3. Transfer an aliquot (e.g., ~200 mg) of frozen tissue powder to a pre-cooled, 2 ml microcentrifuge tube. Do not allow tissue to thaw during this step. Maintain samples in liquid N2 until all samples are weighed out.
    4. Add ice-cold Intracellular extraction buffer (IEB) at 1:4 (w/v) to each sample and vortex until tissue thaws into extraction buffer. Briefly homogenize sample using the Polytron (2 to 4 pulses at high speed for 10 to 15 sec per pulse) while maintaining the microcentrifuge tube on ice. Retain homogenates on ice until all extractions are completed (it is recommended not to exceed 8 to 10 samples per batch to reduce probability of protein proteolysis etc.).
    5. Centrifuge homogenates at 17,500 x g for 15 min at 4 °C.
    6. Carefully pipette off supernatant (clarified extract) and desalt using a ZebaTM spin desalting column previously equilibrated in IEB lacking PVPP and PVP. The desalted extract is designated the intracellular fraction of soluble proteins (e.g., ~2-10 mg protein/ml depending upon the tissue type and stage of development).

  2. Washing the insoluble pellets
    1. The pellet containing insoluble cell debris is washed twice by resuspending in 1.5-2.0 ml of re-suspension buffer (RB) using a pellet pestle, and centrifugation as above (supernatants are discarded).
    2. The pellet is washed as above an additional four times in RB lacking Triton X-100. When completely washed, the pellets will be nearly colourless.

  3. Extraction of cell-wall bound proteins
    1. The extraction of cell wall proteins from the washed insoluble pellets is done using a cell wall extraction buffer (CWEB) (see Recipes) (~ 2 ml) while stirring for 30 min at 4 °C.
    2. Samples are centrifuged as above and concentrated using the Macrosep® centrifugal concentrator to ~0.2 ml yielding a protein concentration of ~2 mg/ml [for spectrophotometric determination of protein concentration see Knowles and Plaxton (2013)].
    3. Clarify extracts by passing through the 0.45 syringe filter, and then dialyse overnight at 4 °C against 4 L of the dialysis buffer (DB) using Spectra/Por dialysis tubing (12-14 kDa MWCO, 25 mm flat width).
    4. The resultant sample contains ‘loosely-bound’ cell-wall proteins.
    5. SDS-PAGE of the cell wall versus intracellular fractions followed by immunoblotting using anti-aldolase and anti-phosphoenolpyruvate carboxylase antibodies is performed to confirm absence of immunoreactive -40 kDa aldolase and -100 kDa phosphoenolpyruvate carboxylase polypeptides (i.e., cytoplasmic marker proteins) in the cell wall extracts [for detailed procedure see Shane et al. (2014)].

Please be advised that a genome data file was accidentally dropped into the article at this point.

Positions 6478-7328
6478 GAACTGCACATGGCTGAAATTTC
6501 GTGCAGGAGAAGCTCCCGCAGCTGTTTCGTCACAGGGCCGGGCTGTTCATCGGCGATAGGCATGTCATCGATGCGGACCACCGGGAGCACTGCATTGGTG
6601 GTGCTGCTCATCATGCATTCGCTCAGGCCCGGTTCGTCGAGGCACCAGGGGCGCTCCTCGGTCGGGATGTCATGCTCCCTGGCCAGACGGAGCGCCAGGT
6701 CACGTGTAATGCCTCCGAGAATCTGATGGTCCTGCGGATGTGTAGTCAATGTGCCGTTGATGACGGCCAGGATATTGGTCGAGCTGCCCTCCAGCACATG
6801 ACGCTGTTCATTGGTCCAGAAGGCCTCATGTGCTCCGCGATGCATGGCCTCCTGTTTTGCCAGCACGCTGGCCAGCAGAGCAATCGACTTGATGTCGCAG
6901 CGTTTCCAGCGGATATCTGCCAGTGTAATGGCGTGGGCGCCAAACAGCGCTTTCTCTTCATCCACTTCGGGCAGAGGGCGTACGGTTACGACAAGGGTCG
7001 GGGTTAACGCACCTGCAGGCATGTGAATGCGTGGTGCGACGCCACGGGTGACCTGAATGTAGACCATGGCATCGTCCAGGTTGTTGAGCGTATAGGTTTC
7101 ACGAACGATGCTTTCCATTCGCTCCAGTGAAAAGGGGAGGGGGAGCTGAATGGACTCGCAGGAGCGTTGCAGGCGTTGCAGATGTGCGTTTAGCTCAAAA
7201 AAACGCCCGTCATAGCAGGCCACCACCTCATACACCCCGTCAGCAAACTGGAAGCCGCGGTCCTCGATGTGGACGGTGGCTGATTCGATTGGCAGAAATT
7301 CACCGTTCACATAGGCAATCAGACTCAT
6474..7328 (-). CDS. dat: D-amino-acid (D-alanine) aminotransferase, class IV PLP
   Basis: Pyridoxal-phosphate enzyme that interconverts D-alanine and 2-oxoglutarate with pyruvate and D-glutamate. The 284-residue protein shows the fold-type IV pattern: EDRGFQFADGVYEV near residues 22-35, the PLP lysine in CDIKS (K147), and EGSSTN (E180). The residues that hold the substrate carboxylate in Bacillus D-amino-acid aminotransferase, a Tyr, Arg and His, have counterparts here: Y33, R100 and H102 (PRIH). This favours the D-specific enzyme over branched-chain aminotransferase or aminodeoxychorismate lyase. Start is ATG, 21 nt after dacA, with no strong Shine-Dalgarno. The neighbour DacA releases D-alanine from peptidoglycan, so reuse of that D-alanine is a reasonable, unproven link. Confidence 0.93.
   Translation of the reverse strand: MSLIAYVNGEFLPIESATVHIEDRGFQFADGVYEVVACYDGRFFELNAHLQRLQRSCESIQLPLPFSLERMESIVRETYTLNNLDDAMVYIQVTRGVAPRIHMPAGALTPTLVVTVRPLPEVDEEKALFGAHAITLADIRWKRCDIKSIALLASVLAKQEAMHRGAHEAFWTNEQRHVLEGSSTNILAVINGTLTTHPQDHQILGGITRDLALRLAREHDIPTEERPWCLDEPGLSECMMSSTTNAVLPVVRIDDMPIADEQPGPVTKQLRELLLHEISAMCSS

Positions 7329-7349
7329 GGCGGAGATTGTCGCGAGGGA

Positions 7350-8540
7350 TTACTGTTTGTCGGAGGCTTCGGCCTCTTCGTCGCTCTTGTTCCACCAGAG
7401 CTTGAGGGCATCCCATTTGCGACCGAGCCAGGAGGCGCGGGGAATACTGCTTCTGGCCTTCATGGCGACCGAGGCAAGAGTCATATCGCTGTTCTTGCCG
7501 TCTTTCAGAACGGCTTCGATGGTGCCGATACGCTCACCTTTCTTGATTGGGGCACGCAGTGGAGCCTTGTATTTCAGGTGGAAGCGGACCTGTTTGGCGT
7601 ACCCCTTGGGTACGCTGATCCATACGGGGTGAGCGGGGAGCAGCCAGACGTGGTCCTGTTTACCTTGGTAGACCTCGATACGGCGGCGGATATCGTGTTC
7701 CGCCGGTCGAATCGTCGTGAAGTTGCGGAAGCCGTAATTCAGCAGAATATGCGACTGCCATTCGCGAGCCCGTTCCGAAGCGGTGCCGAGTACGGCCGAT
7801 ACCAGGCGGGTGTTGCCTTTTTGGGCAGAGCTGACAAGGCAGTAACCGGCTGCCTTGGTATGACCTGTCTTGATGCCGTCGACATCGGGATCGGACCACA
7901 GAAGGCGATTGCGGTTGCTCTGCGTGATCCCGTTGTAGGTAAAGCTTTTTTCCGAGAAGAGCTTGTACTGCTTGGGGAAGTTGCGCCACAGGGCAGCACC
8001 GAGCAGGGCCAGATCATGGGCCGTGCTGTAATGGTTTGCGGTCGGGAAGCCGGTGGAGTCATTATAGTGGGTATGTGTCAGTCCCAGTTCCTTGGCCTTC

Recipes

All buffers are made up fresh the day before and stored at 4 °C until used, but no sterilization was done.

  1. Intracellular extraction buffer (IEB, keep on ice)
    50 mM imidazole-HCl (pH 7.0)
    0.1% (v/v) Triton X-100
    10% (v/v) glycerol
    10 mM thiourea
    2 mM MgCl2
    2% (w/v) polyethylene glycol 8,000
    1% (w/v) polyvinyl (polypyrrolidone) (PVPP)
    Note: Add fresh to IEB immediately prior to tissue extraction.
    1% (w/v) polyvinylpyrrolidone (PVP)
    Note: Add fresh to IEB immediately prior to tissue extraction.
    1 mM phenylmethylsulphonyl fluoride (PMSF)
    Notes:
    1. Add fresh to IEB immediately prior to tissue extraction.
    2. Prepare a 100 mM stock of PMSF in absolute ethanol and store at -20 °C; PMSF is unstable in aqueous solution. Handle PMSF with care as this protease inhibitor is quite toxic.
  2. Resuspension buffer (RB, keep in ice)
    50 mM Tris-HCl (pH 7.4)
    10 mM MgCl2
    1% (v/v) Triton X-100
  3. Cell wall extraction buffer (CWEB, keep in ice)
    1 M NaCl in 40 mM Tris-HCl (pH 7.4)
    10 mM MgCl2
  4. Dialysis buffer (DB, keep in 4 °C cold room)
    40 mM Tris-HCl (pH 7.4)
    10 mM MgCl2

Acknowledgments

This work was supported by the Australian Research Council (grant no. DP1092856 to M. W. S.), as well as grants from the Natural Sciences and Engineering Research Council of Canada and Queen’s Research Chairs program (to W. C. P.).

References

  1. Knowles, V. and Plaxton, W. (2013). Protein extraction, acid phosphatase activity assays, and determination of soluble protein concentration. Bio-protocol 3(17): e889.
  2. Shane, M. W., Fedosejevs, E. T. and Plaxton, W. C. (2013). Reciprocal control of anaplerotic phosphoenolpyruvate carboxylase by in vivo monoubiquitination and phosphorylation in developing proteoid roots of phosphate-deficient harsh hakea. Plant Physiol 161(4): 1634-1644.
  3. Shane, M. W., Stigter, K., Fedosejevs, E. T. and Plaxton, W. C. (2014). Senescence-inducible cell wall and intracellular purple acid phosphatases: implications for phosphorus remobilization in Hakea prostrata (Proteaceae) and Arabidopsis thaliana (Brassicaceae). J Exp Bot 65(20): 6097-6106.
  4. Robinson, W. D., Park, J., Tran, H. T., Del Vecchio, H. A., Ying, S., Zins, J. L., Patel, K., McKnight, T. D. and Plaxton, W. C. (2012). The secreted purple acid phosphatase isozymes AtPAP12 and AtPAP26 play a pivotal role in extracellular phosphate-scavenging by Arabidopsis thaliana. J Exp Bot 63(18): 6531-6542.


How to cite this protocol: Shane, M. W. and Plaxton, W. (2015). Extraction of Intracellular and Cell Wall Proteins from Leaves and Roots of Harsh Hakea. Bio-protocol 5(23): e1678. DOI: 10.21769/BioProtoc.1678; Full Text